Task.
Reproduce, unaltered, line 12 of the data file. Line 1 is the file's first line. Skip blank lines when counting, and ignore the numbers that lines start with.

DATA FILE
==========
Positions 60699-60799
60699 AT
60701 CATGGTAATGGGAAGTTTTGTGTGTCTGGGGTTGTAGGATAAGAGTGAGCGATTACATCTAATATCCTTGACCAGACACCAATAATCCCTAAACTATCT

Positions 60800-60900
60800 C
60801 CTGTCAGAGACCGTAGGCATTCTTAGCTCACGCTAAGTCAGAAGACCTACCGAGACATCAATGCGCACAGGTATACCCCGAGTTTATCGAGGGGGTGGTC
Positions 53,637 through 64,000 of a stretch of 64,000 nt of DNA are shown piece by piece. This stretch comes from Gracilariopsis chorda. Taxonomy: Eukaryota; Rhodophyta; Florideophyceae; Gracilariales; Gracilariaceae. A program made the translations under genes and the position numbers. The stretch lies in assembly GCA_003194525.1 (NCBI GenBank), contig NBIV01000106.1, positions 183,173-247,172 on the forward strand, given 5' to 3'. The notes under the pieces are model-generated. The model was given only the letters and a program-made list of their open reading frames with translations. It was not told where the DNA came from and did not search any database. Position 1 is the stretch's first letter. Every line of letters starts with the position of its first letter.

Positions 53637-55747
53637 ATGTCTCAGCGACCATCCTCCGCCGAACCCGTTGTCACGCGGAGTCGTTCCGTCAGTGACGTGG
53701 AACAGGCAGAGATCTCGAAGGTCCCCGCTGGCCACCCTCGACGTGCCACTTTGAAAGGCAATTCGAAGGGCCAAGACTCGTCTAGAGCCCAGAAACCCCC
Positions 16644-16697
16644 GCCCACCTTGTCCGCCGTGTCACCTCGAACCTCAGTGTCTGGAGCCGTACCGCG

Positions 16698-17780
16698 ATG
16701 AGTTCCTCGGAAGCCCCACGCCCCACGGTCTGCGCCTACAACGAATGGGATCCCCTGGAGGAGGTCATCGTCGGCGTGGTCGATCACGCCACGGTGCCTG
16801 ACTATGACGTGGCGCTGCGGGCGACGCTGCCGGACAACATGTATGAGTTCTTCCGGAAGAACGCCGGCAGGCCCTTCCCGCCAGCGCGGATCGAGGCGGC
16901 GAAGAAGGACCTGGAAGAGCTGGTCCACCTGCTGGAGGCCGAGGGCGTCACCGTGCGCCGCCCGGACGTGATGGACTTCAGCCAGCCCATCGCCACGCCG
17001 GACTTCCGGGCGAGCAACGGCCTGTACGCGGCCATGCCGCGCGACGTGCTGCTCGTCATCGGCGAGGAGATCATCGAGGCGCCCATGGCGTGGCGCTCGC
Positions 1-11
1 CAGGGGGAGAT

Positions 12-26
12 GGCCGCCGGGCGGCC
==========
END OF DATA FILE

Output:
16644 GCCCACCTTGTCCGCCGTGTCACCTCGAACCTCAGTGTCTGGAGCCGTACCGCG